Editorial: Poverty holds kids back


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Children learn amazingly fast. Walking, talking, reading, writing, and counting are just a few of the basic skills they learn within just the first few years of life. It underlines just how powerful and how malleable the human brain is. Of course, as people age, it generally becomes harder to learn those things that come so easily to the youngest in society.

Although relatively brief, this is why the early stages of life are so crucial: they provide a foundation for an individual’s future. Unfortunately for many children, their family’s income — over which these kids have absolutely no control — is a strong predictor of how well they’re going to develop.

A policy report by the Kids Count Project of the Annie E. Casey Foundation found that of 8-year-olds whose families had low incomes (below 200 percent of the poverty line), just 19 percent had mental abilities appropriate for their age. It also noted that for children in the same age group with higher family incomes, 50 percent had age-appropriate intellectual skills.

Aside from mental skills, children from higher-income families also tend to rank higher than children from lower-income families on social and emotional development, engagement in school, and physical well-being.

Income inequality is one thing. When the outcomes for children are this drastically unequal, there is a serious social problem. Children are being punished for the rest of their lives for what is far beyond their control. In some cases, they do overcome their socioeconomic circumstances, but those are the exceptions to the rule.

Nationally, nearly half of all 8-year-olds are in low-income households, while in Iowa it’s mildly better at 40 percent.

With a problem that is so pervasive in the lives of so many children, there is no choice but to develop a system that reduces the unjust outcomes that affect far too many. No single program will fix this. And no single institution can take this on all by itself. It will take a series of initiatives to combat this kind of inequality and we encourage everyone — ordinary people, lawmakers, community leaders, etc. — to do whatever they can to help low-income children overcome their cruel circumstances.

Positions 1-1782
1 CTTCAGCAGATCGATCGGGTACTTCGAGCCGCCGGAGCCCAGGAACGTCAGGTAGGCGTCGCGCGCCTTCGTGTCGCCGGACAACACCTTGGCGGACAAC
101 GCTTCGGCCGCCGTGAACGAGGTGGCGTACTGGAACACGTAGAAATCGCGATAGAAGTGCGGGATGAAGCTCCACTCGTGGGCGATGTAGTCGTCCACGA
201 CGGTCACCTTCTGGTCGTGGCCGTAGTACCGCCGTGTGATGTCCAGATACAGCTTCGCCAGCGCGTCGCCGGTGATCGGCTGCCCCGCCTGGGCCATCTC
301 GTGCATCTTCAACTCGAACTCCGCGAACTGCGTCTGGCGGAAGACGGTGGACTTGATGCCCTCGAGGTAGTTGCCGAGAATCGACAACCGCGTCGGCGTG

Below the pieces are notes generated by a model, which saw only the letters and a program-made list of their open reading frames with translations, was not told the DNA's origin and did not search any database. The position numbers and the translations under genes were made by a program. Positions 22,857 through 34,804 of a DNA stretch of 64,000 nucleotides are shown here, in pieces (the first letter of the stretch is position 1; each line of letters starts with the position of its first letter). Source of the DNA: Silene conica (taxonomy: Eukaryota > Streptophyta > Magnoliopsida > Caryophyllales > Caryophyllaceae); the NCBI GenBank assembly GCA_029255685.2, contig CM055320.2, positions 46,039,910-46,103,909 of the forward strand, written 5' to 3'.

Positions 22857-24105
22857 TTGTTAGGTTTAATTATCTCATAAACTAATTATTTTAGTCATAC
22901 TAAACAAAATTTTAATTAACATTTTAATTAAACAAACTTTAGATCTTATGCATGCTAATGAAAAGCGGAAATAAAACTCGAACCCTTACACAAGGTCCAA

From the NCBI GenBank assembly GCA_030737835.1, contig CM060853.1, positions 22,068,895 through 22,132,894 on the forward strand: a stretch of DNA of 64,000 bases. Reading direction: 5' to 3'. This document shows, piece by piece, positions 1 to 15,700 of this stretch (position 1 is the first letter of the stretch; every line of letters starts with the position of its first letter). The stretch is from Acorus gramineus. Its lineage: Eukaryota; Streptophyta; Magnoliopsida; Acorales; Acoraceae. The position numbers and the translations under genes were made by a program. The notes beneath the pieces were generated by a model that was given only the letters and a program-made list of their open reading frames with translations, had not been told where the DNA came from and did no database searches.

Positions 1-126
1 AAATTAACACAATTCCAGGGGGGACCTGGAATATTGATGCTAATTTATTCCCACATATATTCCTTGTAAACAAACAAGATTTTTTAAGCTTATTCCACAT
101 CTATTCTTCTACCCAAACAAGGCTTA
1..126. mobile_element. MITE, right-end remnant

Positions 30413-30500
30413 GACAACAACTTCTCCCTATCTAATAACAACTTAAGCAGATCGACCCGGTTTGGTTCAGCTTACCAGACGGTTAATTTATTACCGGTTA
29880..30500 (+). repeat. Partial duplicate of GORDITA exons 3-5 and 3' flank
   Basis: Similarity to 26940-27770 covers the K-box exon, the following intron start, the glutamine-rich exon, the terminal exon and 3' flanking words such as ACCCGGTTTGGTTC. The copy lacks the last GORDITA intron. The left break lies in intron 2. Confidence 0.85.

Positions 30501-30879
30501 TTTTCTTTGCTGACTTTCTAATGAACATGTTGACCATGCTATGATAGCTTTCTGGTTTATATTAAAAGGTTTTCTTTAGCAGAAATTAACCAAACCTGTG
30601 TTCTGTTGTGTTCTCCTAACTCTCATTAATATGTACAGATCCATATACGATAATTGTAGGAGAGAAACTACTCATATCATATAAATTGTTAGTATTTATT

Of course, the parents of these children do have the responsibility to look after them and are the most important adults in their children’s lives. However, these parents often have to juggle numerous jobs, navigate the complex public-assistance bureaucracy, and spend substantial time commuting, all on top of the ordinary parental duties. Now imagine how much harder it is to raise a child when you’re a single parent in this kind of situation.

Many of these are stresses that higher income families live do not suffer, giving those parents more time to spend with their children and allowing them to provide better resources. Higher-income families typically have more education, live in more upscale neighborhoods with safer homes and less crime, have better connections to people in high places, and many other assets that allow them to more easily care for their children.

The Kids Count report reported that “high-quality early childhood programs that include supports for families have a powerful and lasting impact on children as they progress through school and adulthood.”

The huge disparity in child development based on income must not continue when children have zero control over their circumstances, and especially when close to half of all children are in low-income families.

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